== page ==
Academic Training, Law, Meaning(s), Terror
Conclusion: The Banality of Institutionalization
Chapter 3 – From Revolution to Transition: The Making of a Conformist Academia in Uruguay and Beyond (?) (WARM)
Framing the Uruguayan Case: Historical Overview or the Politics of Timing
Dictatorship, Transition, and Trauma
Rethinking Epic Narrative(s): Private Research Centers During the Dictatorship – Resistance...Through Neo-liberalization?
The Limits of Pluralism: Identity-Building, Epistemological Policing, and the Shadows of Marx
Appropriating Carlos Real de Azúa: Teleology and Destiny
Narrative Power(s): Storytelling and the Delineation of the Disciplinary Self
Objectivity and Romance: Uruguayan Political Science and Liberal Democracy
The Limits of Conformism? State-Centrism and the Containment of Market Utopias (with a Note on Secularism)
Concluding Remarks: Complex Relationality and Liberal Unthinking
Chapter 4 – Doing Research, from Fortress to Intimacy (HOT)
Looking for a Perspective
PS' Positivist Masculinity and Straightness
Love for PS and its Complicated Temporalities and Geographies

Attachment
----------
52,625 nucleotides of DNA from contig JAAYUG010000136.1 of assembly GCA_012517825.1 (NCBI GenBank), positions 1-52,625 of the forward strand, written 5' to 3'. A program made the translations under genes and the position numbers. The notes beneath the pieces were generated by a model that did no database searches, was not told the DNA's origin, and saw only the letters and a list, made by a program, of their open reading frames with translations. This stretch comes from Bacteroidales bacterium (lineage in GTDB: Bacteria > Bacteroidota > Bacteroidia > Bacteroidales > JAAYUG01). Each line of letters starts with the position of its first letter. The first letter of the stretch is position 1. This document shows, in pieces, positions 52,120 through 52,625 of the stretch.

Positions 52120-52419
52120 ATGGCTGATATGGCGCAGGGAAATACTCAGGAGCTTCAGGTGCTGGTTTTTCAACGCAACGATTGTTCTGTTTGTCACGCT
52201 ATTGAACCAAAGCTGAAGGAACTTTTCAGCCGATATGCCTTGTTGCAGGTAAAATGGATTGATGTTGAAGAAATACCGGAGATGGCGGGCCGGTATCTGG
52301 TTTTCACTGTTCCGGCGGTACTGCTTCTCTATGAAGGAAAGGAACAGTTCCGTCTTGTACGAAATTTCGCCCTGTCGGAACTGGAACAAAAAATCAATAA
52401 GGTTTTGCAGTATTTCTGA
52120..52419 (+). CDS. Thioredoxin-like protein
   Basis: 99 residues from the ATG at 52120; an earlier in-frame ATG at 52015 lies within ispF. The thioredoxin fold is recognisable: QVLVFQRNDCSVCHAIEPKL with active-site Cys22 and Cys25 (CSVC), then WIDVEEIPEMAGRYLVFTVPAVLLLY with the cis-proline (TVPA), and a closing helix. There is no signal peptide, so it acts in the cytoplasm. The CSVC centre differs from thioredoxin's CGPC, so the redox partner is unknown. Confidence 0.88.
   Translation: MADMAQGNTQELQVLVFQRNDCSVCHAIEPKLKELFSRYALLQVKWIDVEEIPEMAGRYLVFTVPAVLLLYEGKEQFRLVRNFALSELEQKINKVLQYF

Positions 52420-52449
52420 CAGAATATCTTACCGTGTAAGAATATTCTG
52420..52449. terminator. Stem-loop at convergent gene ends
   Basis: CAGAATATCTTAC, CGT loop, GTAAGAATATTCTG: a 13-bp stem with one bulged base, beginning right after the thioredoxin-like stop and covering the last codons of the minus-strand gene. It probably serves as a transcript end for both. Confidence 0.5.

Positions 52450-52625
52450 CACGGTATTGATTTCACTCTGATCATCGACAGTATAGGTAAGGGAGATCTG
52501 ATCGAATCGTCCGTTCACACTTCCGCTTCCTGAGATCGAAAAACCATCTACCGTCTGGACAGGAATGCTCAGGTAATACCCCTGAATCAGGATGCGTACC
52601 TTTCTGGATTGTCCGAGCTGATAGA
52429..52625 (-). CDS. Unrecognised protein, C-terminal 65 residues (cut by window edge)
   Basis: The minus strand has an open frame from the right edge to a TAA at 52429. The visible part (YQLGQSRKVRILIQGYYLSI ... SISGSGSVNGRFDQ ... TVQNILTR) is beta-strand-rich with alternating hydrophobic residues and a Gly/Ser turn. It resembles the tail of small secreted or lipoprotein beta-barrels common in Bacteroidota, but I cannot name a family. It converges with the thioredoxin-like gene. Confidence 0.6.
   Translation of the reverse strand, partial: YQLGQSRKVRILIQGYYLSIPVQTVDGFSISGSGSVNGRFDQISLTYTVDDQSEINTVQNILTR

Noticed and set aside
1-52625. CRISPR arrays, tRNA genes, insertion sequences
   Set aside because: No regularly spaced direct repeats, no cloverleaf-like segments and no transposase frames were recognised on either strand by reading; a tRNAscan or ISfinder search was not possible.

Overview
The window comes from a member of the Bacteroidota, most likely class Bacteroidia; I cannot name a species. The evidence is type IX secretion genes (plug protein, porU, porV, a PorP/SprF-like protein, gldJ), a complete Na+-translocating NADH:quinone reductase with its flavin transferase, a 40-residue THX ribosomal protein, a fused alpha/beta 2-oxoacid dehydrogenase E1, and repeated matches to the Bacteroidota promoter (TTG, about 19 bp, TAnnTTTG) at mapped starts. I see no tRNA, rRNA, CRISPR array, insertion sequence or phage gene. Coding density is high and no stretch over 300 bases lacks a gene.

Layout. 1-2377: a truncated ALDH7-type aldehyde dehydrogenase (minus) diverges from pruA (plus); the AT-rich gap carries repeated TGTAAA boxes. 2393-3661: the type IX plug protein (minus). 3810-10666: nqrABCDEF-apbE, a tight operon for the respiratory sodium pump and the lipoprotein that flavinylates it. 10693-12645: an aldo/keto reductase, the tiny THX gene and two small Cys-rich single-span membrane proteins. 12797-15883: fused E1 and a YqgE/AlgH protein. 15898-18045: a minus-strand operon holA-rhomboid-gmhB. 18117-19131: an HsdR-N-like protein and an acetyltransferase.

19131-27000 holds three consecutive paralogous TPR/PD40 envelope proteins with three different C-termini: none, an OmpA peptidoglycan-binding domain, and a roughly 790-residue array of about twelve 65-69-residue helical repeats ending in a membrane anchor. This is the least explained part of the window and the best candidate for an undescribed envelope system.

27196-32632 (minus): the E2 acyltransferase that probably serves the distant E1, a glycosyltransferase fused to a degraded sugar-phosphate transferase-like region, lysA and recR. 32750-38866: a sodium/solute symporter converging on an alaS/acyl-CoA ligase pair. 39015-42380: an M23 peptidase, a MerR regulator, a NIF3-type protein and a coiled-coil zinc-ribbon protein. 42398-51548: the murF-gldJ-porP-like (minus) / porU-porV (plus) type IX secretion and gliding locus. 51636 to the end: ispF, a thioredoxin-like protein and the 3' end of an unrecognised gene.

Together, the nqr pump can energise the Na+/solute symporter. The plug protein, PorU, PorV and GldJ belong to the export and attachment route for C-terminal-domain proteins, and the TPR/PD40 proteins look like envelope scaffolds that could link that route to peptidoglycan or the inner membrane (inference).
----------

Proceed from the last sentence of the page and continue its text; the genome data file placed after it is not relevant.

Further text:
PS for PS
Horror in the Body of Thought: Undoing Harm
Chapter 5 – The Temperatures of Thinking and Politics: An Assemblage of Critical Theories and a Problematizing Re-Inscription of Political Science
Liberal Unthinking and the Epistemological Desaparecidos of 1990s Latin America
Chile and Uruguay: Traces of a Comparative Politics of Political Science
Complex Relationality at Work: A Radical Alternative to Mainstream Tales
Whose Theory? Sustaining Thinking, Protecting (Self-) Reflection
Paulo Ravecca is Assistant Professor in the Department of Political Science at the Universidad de la República, Uruguay, where he researches epistemology and the history of political science; critical theories (queer, neo-marxist, postcolonial, and poststructural approaches); political economy and international relations; and gender and sexuality. He is an associate editor of the Journal of Narrative Politics and Crítica Contemporánea. Revista de Teoría Política. He holds a PhD in Political Science from York University.